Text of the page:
The Sound of Silence?
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There is nothing either good or bad, but thinking makes it so.
Shakespeare - Hamlet
The Sound of Silence?
Why is meditation hard?
The wise reject what they think, not what they see.
There is growing concern about the amount of carbon dioxide (CO2) emitted by airplanes and its contribution to global warming. I hear statements to the effect that one return flight from London to Los Angeles produces as much CO2 per passenger as driving a car for six months. As a result, some people are buying carbon offsets along with their plane tickets, others are reducing their air travel, or even stopping flying completely. All these are positive steps in the right direction. But I also hear of people who, concerned about global warming, decide to drive rather than fly. It turns out this is not necessarily any better.
To see why, let's look at some figures:
A modern jet, such as an Airbus A341 consumes 22,000 lb of fuel on a flight of 2100 miles, and carries a full load of 120 passengers.
Converting to metric units, that is about 10,000 kg of fuel for 3460 km.
Aviation fuel has a density of around 0.8 gm/cc, so 1 kg of fuel is about 1.25 litre. The fuel consumption then works out to 3 litres per passenger per 100 km. That is about 90 miles per gallon (UK) or 70 miles per gallon (US)
This is more mileage than a hybrid such as a Toyota Prius, which consumes 4.57 litres per 100 km (that's 60 mpg UK, 47 mpg US). Conventional cars get less mileage, and SUVs a lot less.
So flying is more efficient per passenger than a car with only person in it. And correspondingly less CO2 is produced
However, a second factor comes into play with flying. At high altitudes carbon dioxide has a greater warming effect. This is further compounded by the water vapor and nitrogen oxides emitted by jet aircraft, which also contribute to global warming. These factors increase the warming impact of flying by a factor of just under 2 (1.9).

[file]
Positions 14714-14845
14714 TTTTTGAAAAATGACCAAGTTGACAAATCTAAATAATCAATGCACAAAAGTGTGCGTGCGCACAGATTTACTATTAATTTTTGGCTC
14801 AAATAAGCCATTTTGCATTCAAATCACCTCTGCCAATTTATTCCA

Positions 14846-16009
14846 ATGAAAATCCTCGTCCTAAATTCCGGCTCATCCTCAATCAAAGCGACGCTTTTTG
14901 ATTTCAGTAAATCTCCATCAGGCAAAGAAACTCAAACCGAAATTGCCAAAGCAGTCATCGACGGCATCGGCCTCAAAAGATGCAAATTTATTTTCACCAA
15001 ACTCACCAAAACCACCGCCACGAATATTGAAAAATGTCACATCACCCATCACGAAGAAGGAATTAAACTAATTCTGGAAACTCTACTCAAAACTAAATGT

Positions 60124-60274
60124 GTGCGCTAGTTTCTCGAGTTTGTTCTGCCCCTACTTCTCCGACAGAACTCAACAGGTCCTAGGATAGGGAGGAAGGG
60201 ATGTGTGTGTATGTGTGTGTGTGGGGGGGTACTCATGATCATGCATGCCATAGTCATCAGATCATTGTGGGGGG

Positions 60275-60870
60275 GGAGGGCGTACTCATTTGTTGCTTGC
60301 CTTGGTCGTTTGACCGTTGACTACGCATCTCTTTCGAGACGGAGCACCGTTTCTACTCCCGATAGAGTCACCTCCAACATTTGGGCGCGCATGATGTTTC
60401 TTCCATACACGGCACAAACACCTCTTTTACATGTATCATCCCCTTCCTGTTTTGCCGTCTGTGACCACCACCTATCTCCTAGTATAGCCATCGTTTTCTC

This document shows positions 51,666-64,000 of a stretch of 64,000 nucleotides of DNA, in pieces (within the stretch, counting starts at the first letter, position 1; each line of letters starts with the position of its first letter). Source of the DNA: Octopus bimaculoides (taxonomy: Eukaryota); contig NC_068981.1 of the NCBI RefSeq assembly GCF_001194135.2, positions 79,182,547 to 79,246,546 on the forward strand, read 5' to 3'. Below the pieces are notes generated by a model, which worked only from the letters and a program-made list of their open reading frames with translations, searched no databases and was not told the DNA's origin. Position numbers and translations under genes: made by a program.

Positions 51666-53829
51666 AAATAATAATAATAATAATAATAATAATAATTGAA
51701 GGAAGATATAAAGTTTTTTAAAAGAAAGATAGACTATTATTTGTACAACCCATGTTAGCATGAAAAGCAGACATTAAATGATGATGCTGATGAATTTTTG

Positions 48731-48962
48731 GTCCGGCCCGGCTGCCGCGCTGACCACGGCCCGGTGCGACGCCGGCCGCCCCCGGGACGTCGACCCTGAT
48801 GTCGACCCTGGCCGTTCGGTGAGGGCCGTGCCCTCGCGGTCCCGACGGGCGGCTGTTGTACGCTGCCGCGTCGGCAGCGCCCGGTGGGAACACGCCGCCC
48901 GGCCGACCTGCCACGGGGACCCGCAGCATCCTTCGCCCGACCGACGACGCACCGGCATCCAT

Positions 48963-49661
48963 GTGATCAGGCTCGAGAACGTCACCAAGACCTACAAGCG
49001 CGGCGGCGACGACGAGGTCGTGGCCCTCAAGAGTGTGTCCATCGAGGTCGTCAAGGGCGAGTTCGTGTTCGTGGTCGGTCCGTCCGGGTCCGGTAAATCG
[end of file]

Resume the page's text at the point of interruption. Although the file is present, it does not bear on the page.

Thus, overall, flying contributes about the same to global warming as a small car. But still much less than an SUV.
What is critical is the distance travelled. And that is where flying takes its toll on the environment. Flying gives us the ability to travel vast distances—distances you would probably never consider driving. You can fly San Francisco to New York, just over 2.500 miles, in five hours. Driving takes you 2 days (non-stop).
Thus, rather than replacing flying with driving, we should be reducing our long-distance travel. That is the real culprit.
But if you do choose to fly... Pray that your flight be full.
Or... Offset your driving by becoming a vegetgarian!
Producing a kilogram of beef leads to the emission of greenhouse gases with a warming potential equivalent to 36.4 kilograms of carbon dioxide. That is about the same as driving the average European car for 250 kilometres. The production also consumes enough energy to light a 100-watt bulb for nearly 20 days. Animal Science Journal DOI: 10.1111/j.1740-0929.2007.00457.x).
Over two-thirds of the energy goes towards producing the animals' feed. The calculations did not include the impact of managing farm infrastructure and transporting the meat, so the total environmental load is even higher.
See Also: Global Warning | Free Energy?—No Thanks!
Earth and Environment
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